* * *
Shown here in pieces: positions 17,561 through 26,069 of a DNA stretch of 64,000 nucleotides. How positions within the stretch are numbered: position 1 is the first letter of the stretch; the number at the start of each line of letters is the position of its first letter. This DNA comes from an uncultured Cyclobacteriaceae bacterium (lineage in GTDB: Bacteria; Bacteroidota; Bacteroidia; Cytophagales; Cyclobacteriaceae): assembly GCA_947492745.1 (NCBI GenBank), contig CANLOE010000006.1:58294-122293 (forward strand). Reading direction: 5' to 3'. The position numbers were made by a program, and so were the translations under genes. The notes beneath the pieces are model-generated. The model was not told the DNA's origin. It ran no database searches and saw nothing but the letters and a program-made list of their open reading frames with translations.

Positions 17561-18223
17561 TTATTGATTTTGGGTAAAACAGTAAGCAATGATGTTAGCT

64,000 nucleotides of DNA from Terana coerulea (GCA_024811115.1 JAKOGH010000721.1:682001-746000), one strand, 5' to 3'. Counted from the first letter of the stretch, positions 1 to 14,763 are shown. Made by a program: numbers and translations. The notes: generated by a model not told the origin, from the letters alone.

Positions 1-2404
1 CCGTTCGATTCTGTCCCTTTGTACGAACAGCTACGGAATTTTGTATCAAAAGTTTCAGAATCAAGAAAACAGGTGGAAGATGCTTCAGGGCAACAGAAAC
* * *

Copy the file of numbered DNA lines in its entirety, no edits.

Shown here in pieces: positions 17,561 through 26,069 of a DNA stretch of 64,000 nucleotides. How positions within the stretch are numbered: position 1 is the first letter of the stretch; the number at the start of each line of letters is the position of its first letter. This DNA comes from an uncultured Cyclobacteriaceae bacterium (lineage in GTDB: Bacteria; Bacteroidota; Bacteroidia; Cytophagales; Cyclobacteriaceae): assembly GCA_947492745.1 (NCBI GenBank), contig CANLOE010000006.1:58294-122293 (forward strand). Reading direction: 5' to 3'. The position numbers were made by a program, and so were the translations under genes. The notes beneath the pieces are model-generated. The model was not told the DNA's origin. It ran no database searches and saw nothing but the letters and a program-made list of their open reading frames with translations.

Positions 17561-18223
17561 TTATTGATTTTGGGTAAAACAGTAAGCAATGATGTTAGCT

64,000 nucleotides of DNA from Terana coerulea (GCA_024811115.1 JAKOGH010000721.1:682001-746000), one strand, 5' to 3'. Counted from the first letter of the stretch, positions 1 to 14,763 are shown. Made by a program: numbers and translations. The notes: generated by a model not told the origin, from the letters alone.

Positions 1-2404
1 CCGTTCGATTCTGTCCCTTTGTACGAACAGCTACGGAATTTTGTATCAAAAGTTTCAGAATCAAGAAAACAGGTGGAAGATGCTTCAGGGCAACAGAAAC